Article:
Mogadishu, Somalia–Ahmed Farah Hassan no longer carries the tattered Somali shilling notes that were the currency of his war-torn country’s economy for years.
At a gas station in Mogadishu recently, the 32-year-old filled up his car and then paid with a few clicks of his phone.
“It’s easy nowadays. I don’t need to carry my cash. I just use my phone to pay bills everywhere I buy goods and services,” said Hassan, a driver at the Kheyre Development and Rehabilitation Organization, a local NGO that works with UNICEF to help street children. “Everyone here has his own bank. It’s safe.”
In the streets of Mogadishu, the future has arrived: cash is disappearing, credit cards are unnecessary, and daily shopping is speedy and digital.
While Kenya is now well-known as a global leader in mobile money technology and implementation, Somalia is often overlooked in the same discussion even though the same technology is having a more profound impact on the populace. That is because the country’s banking system—devastated by years of conflict and economic disruption—have been supplemented, if not replaced by, mobile money.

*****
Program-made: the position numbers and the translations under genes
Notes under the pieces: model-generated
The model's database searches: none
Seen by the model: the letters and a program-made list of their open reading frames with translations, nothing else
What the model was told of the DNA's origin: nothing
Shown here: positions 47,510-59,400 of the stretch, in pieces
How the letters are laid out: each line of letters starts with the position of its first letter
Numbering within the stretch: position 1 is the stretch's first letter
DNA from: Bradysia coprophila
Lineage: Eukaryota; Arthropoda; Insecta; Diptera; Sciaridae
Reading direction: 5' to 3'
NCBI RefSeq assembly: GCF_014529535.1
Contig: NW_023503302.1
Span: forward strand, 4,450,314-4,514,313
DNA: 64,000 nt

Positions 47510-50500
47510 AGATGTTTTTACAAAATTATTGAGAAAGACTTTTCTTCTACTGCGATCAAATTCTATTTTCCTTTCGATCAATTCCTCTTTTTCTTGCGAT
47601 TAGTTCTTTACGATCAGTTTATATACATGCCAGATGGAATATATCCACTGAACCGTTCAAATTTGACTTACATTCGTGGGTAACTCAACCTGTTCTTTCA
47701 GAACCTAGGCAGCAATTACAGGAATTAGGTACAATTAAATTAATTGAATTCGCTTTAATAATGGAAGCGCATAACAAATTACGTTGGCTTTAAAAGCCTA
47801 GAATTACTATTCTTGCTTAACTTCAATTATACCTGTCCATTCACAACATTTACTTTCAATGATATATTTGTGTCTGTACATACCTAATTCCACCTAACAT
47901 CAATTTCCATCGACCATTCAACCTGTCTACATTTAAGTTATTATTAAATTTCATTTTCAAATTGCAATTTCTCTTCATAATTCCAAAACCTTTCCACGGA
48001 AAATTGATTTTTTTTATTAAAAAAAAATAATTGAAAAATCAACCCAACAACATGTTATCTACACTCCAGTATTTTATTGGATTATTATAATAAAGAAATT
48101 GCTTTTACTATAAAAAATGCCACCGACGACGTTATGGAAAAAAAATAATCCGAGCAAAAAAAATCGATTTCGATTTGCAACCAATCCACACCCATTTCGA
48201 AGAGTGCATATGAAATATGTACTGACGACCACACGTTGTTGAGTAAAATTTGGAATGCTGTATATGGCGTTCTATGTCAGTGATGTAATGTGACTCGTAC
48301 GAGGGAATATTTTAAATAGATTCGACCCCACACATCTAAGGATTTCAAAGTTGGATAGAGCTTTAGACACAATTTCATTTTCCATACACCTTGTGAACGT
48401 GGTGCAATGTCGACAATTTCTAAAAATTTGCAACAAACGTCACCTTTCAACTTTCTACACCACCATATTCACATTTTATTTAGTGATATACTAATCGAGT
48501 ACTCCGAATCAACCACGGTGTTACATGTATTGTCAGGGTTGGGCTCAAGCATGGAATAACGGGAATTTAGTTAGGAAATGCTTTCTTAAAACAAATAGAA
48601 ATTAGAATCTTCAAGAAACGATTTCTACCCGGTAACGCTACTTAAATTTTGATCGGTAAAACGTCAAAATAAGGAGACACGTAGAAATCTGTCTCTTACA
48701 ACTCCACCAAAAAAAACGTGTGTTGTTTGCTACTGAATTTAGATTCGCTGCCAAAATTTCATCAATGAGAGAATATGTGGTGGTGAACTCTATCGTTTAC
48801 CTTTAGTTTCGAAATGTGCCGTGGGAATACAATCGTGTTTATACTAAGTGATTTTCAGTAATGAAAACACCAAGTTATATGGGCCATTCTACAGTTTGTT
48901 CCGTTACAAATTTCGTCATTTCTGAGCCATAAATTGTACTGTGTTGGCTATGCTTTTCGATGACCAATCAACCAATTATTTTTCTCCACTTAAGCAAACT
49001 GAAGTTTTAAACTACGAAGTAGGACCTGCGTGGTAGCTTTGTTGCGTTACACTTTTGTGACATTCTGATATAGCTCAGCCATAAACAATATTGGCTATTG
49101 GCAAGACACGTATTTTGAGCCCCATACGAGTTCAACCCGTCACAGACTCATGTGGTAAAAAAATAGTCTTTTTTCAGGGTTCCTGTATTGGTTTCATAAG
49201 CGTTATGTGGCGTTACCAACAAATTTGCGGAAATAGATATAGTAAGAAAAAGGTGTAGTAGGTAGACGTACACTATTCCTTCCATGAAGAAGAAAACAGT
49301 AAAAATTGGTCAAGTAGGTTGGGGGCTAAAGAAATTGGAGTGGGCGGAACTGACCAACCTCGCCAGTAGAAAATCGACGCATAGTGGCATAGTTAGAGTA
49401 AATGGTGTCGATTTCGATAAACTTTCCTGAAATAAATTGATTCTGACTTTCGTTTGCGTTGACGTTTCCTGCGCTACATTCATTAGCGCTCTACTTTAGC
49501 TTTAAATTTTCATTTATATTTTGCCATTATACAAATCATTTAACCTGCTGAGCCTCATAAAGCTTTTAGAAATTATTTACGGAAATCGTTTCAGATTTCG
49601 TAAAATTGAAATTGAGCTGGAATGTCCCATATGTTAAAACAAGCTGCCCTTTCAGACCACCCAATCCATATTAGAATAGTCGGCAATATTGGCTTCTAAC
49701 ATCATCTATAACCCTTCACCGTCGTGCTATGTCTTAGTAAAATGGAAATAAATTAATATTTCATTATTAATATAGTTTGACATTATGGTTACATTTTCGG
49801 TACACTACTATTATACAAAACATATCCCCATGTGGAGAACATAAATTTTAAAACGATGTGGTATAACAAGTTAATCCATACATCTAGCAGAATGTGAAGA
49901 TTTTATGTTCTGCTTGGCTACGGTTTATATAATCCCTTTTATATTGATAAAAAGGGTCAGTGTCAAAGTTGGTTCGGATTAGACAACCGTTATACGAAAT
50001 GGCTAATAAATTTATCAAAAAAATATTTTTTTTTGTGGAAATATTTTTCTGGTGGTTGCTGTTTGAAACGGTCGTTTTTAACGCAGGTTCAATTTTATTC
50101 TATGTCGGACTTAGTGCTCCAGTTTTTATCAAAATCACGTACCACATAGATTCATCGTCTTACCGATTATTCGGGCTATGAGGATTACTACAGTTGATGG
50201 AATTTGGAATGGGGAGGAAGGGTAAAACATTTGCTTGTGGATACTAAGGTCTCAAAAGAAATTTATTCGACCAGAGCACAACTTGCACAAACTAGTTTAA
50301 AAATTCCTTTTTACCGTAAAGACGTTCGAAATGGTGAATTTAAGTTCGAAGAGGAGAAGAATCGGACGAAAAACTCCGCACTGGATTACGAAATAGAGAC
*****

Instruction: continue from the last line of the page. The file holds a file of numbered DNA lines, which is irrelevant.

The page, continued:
The Hormuud Telecommunication Company, a Somali firm established in 2002 during a lull in violence, introduced mobile banking in the East African country around six years ago. Now, it is one of at least three companies offering mobile money transfers in Somalia, where 51 out of every 100 people has a mobile subscription (compared to 22, only three years ago), and around 40% of adults use mobile money accounts, according to 2014 data from the World Bank(pdf).
Somalia has for decades been described as the sick man of the sub-Saharan Africa in terms of trade and economic stability after two decades of civil war and terrorism.
However, the country has achieved a semblance of stability in recent years, and its capital Mogadishu has become a hive of activity. Somali businesses line the streets of the city center. Mobile-phone wielding consumers buy groceries at the supermarket, oranges from market stalls, shoe shines on the street, cups of sweet milky tea at open-air cafés, and even an afternoon’s worth of khat, a herbal drug favored by many Somalis.